Remains 'decomposing' on trolleys at University Hospital Waterford because of 'lack of refrigeration facilities'
A lack of refrigeration facilities and cramped conditions has led to a situation where bodies of the deceased are being placed on hospital trolleys and are decomposing, a letter from four pathologists to the HSE has stated.
They say that corpses have leaked bodily fluids into corridors and many families have had to have closed-coffin funerals for their relatives because of the condition of their remains.
This, they say, causes "almost unspeakable" distress to families.
The conditions were highlighted by the consultant pathologists in a letter to Gerry O’Dwyer, chief executive of the South – South West Hospital Group in Cork last October.
But they say no significant changes have been implemented since then.
The letter, first seen by the Waterford News and Star, is signed by consultant pathologists Prof Rob Landers, Dr Fergus MacSweeney, Dr Nigam Shah and Dr Christine Shilling, all of University Hospital Waterford (UHW).
"Due to inadequate body storage and refrigeration facilities, most bodies lie on trolleys in corridors, often leaking body fluids on to the floor," the letter says.
"Bodies decompose in the corridors, leading to closed-coffin funerals with relatives unable to view the remains as a result of gaseous decomposition. The trauma imposed on the bereaved is almost unspeakable," it adds.
"The cramped facilities expose the public to the noise and odours of a working postmortem room when visiting the public areas of the mortuary for identification/viewing purposes and funerals," the four explained.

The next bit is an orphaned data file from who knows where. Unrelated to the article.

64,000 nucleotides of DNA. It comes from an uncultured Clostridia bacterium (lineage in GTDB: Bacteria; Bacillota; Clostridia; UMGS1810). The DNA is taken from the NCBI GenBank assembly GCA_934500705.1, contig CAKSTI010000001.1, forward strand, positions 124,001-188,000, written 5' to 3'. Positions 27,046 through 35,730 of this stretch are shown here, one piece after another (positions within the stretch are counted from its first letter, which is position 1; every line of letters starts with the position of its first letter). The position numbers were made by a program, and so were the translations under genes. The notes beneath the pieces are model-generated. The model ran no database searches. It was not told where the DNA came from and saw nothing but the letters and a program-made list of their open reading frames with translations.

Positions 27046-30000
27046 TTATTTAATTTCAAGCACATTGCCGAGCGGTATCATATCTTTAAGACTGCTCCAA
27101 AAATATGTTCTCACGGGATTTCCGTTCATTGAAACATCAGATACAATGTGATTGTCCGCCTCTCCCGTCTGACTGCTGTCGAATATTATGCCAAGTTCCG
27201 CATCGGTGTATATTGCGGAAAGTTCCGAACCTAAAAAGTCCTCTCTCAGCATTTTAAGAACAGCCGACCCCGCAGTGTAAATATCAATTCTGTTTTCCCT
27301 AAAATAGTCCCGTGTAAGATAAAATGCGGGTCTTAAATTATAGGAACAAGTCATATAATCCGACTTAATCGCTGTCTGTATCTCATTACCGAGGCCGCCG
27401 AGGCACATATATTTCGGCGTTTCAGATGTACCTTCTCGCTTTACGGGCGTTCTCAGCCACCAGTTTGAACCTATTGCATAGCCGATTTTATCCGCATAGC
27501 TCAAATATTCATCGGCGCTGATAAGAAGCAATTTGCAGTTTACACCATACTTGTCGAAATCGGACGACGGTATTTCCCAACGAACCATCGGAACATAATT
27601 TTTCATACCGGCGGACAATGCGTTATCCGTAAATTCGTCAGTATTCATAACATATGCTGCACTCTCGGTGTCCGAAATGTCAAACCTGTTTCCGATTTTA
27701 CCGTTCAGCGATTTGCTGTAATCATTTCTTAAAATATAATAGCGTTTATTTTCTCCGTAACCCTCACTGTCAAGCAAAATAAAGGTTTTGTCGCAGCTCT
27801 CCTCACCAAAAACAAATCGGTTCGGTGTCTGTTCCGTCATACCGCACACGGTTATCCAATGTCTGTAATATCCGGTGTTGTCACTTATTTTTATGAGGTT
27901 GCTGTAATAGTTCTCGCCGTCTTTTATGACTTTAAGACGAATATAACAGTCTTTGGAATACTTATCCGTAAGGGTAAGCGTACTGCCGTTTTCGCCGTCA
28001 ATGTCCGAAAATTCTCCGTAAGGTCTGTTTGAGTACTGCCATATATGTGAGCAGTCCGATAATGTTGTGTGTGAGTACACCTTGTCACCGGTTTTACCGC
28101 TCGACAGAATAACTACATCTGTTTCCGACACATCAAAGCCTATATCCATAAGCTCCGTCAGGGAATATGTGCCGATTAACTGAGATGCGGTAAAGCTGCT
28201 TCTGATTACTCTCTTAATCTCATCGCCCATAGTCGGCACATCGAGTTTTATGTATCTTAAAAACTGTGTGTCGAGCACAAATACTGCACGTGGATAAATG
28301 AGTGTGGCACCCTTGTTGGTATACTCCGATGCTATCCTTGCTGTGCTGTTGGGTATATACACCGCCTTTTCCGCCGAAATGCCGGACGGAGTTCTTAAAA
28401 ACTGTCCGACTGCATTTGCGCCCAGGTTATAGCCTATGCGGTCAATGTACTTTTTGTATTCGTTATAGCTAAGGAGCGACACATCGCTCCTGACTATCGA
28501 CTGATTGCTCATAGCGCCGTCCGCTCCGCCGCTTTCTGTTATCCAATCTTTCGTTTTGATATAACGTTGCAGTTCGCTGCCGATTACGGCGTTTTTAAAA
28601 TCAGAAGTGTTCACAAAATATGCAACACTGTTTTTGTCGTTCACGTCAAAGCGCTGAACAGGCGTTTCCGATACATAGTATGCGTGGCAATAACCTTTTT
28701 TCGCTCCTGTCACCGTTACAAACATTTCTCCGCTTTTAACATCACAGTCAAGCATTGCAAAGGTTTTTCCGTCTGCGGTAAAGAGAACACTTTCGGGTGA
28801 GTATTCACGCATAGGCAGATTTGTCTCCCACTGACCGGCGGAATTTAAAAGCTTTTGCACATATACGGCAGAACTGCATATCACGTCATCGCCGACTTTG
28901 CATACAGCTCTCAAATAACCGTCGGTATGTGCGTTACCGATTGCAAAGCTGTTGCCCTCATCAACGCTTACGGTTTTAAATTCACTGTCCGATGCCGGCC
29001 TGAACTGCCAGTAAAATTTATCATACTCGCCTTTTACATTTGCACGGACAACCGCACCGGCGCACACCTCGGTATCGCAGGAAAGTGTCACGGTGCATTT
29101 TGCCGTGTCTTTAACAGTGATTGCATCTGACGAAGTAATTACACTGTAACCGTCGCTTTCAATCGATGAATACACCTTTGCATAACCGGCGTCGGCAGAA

The pathologists’ letter warned that the mortuary poses an environmental and health risks to the public, because of the danger of infection spreading and unfiltered air being circulated.
The bodies of people who suffered terminal illnesses are prone to decompose quicker than those who have died of natural causes, a factor which has been worsened by the refrigeration problems at UHW.
The doctors have called for urgent remedial action at the mortuary and an improvement to postmortem facilities, saying existing conditions are a "gross affront to the dignity of the deceased and the bereaved".
They say that unless urgent steps are taken they could be left with no option but to cease work in the mortuary.
The four said the mortuary was deemed unfit for purpose in 2004, but the HSE had failed to sort it out.
They explained that there was no definite commitment or defined time-frame for improvement from the HSE to fund the the project despite the fact that a plan won capital approval in 2013.
In a statement to Independent, the HSE confirmed that University Hospital Waterford has recently received approval for a new replacement Mortuary Building.
"It is expected that the request for tender will be issued shortly with the expectation that construction will commence before the end of this year. University Hospital Waterford is currently examining interim arrangements to address the issues raised," they added.